Heavy bombers were critical to Allied strategy of destroying the Axis industrial base, but in an era without smart bombs and guided missiles, the strategy required WWII bombers to deliver tons of ordnance to get the job done - and many of those bombers weren’t returning from missions.
Their solution was to increase the armor of each aircraft; more protection meant a better chance of completing its mission and returning to base. But armor came with a performance penalty- increased weight. Adding more armor meant fewer bombs could be carried to compensate.
Abraham Wald, a mathematician, tackled the problem by graphing the location of bullet holes in returning bombers. Conventional wisdom dictated that those areas required additional armor.
However, Wald interpreted this data differently. He concluded that the planes who returned to base were notable for where they didn’t have bullet holes. A plane could obviously take damage on the wings and fuselage (where the returning planes had damage), but adding armor to the cockpit area would increase the number of planes safely returning to base.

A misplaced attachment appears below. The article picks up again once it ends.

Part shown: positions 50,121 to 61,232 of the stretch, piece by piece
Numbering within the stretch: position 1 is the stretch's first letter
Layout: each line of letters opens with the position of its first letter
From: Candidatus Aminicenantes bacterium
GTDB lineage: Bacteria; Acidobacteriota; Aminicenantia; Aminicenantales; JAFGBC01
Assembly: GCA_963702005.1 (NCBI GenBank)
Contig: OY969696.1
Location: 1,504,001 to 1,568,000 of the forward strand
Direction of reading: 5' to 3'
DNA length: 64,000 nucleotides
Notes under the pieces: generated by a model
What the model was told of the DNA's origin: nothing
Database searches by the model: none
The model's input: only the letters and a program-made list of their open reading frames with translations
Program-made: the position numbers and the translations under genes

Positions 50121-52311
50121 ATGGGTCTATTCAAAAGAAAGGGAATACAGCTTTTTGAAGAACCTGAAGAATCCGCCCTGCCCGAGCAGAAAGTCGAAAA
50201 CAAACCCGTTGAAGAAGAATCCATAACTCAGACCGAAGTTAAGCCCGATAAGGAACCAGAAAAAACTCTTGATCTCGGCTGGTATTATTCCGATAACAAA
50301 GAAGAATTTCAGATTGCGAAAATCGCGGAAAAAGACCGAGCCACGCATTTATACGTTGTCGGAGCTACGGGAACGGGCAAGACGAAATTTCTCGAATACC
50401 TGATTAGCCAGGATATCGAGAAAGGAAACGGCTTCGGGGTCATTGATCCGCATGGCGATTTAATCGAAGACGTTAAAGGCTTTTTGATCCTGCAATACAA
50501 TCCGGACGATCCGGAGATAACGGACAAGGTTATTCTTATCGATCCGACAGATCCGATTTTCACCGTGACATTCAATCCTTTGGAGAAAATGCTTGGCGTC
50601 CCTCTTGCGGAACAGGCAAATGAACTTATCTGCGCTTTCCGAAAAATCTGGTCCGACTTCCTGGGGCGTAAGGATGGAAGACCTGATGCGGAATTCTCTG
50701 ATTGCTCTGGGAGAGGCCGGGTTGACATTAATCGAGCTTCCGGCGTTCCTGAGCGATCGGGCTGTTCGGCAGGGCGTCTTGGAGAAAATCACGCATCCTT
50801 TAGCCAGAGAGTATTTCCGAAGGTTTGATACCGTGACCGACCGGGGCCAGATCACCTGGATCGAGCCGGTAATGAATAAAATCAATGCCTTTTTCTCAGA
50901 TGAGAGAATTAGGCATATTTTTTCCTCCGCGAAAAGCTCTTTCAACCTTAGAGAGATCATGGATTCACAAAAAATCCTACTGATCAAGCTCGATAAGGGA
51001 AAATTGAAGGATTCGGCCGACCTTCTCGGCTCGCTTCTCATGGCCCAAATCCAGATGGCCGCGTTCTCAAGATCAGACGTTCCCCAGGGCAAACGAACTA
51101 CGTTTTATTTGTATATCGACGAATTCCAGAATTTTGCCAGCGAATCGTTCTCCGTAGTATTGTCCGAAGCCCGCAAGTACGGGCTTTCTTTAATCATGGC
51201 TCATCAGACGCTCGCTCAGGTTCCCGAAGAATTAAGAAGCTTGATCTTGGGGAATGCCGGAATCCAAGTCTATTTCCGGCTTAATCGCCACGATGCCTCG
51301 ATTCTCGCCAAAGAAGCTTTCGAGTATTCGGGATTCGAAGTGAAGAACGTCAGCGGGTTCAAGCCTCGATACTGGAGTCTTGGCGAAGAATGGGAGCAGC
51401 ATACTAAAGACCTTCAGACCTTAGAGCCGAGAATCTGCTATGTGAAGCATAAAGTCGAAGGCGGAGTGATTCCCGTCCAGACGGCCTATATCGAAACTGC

Nate Bolt, a research manager at Facebook, uses this story as reminder to constantly evaluate the copious amount of data generated by users. Sometimes the holes in the data are as important as the data you receive.
Full story at Fast Company